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Another defect found on a Polaris VLOC

Another defect found on a Polaris VLOC

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The hunt for the Stellar Daisy has been plunged into chaos with another converted VLOC that had been leading the search and rescue mission in the South Atlantic – also belonging to the same beleaguered Korean owner – forced to head to Cape Town for repairs.

Polaris, the world’s largest VLOC owner with earlier ambitions of listing in Seoul within the next three months, has suffered a triple whammy in less than two weeks with the sinking of the Stellar Daisy and the likely loss of 22 seafarer lives, a crack appearing on another VLOC, Stellar Unicorn, days later, and now, Splash can exclusively reveal, a defect has been found on the 1992-built Stellar Cosmo and it will leave its role as the on scene coordinator of the Stellar Daisy search and rescue mission to go off to be fixed.

In the wake of the Stellar Daisy and Stellar Unicorn incidents, Polaris rushed in an inspection in the last few days of its entire fleet. Like 19 of Polaris’s 32-strong fleet, the Stellar Cosmo started out as a VLCC before being converted to a VLOC in China. The local seafarer’s union in South Korea has questioned the seaworthiness of these converted ships in recent days.

Meanwhile, as the search for the missing Stellar Daisy enters its 13th day, Splash understands that key navies leading the mission are scaling back their resources as the chances of finding any survivors are now deemed faint.

Brazil, for instance, has stopped deploying its airforce for reconnaissance.

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Sam Chambers

Starting out with the Informa Group in 2000 in Hong Kong, Sam Chambers became editor of Maritime Asia magazine as well as East Asia Editor for the world’s oldest newspaper, Lloyd’s List. In 2005 he pursued a freelance career and wrote for a variety of titles including taking on the role of Asia Editor at Seatrade magazine and China correspondent for Supply Chain Asia. His work has also appeared in The Economist, The New York Times, The Sunday Times and The International Herald Tribune.

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2 Comments

  1. Sunil
    April 14, 2017 at 5:18 am

    Should these problems have been detected earlier?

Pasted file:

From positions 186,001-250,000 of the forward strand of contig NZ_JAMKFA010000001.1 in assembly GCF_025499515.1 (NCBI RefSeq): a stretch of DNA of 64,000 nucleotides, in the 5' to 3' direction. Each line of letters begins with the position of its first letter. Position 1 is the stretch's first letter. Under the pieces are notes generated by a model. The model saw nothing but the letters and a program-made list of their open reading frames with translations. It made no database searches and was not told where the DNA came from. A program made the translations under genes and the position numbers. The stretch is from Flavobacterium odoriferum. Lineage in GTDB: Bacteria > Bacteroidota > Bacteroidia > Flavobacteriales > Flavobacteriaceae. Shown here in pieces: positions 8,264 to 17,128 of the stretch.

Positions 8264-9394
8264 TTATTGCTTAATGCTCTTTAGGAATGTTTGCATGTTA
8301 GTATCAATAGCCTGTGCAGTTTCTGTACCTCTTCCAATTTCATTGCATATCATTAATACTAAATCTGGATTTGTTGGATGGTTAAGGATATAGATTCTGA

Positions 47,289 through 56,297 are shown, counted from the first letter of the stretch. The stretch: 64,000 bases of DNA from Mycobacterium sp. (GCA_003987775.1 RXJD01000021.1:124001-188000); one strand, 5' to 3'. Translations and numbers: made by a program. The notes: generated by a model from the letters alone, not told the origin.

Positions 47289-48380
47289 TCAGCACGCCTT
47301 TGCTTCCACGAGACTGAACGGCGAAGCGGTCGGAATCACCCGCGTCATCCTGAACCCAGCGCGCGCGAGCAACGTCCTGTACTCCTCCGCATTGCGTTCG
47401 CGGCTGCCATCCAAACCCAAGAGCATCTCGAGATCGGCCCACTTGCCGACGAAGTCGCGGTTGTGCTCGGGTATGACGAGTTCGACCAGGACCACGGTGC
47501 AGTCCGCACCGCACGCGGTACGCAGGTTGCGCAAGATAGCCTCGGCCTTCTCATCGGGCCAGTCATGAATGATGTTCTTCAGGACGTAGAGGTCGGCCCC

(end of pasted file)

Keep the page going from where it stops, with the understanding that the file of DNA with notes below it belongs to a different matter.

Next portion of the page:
I know below will open a can of worms……
    Management /owner companies frown on any ship stopping defects being reported to port state control/ surveyors.
    Rest hours are regularly flouted.
    There is a process of blacklisting such “troublemakers” in management . Whistle blower process is non existent or powerless.
    Maybe the defect was reported, and smart managers ashore may have wiped out the communication??!!
    Maybe it is a coincidence but have noticed that usually there was an internet problem in office after a “disturbing ship stopping reporting”
    Feel internet use be controlled 45min/day x 2 per crew member in his spare time.
    Having sailed in the merchant navy for nearly 35 years, I have seen
    Notice Crew members not getting enough sleep, not socialising/exchanging ideas due to this addiction.
    Rest hours reporting is still dishonest to say the least.
    From a crew strength of 55 well rested ; it is down to 20 over-worked /sleepless crew these days.

  2. Marc Van Mael
    April 14, 2017 at 11:59 am

    fully agree with your comments Sunil The only way to monitor crew fatigue and stress in an objective way is by medically validated sensors. data analytics can detect and predict if the sleep deprivation caused by work/rest schedule, climate, operations or social factors reaches a danger point so at that point preventive action can be taken to save lives, safeguard health and avoid accidents.. Not that a terrible accident caused by cracks could have been avoided but sometimes humans crack too ! look at http://www.care4C.com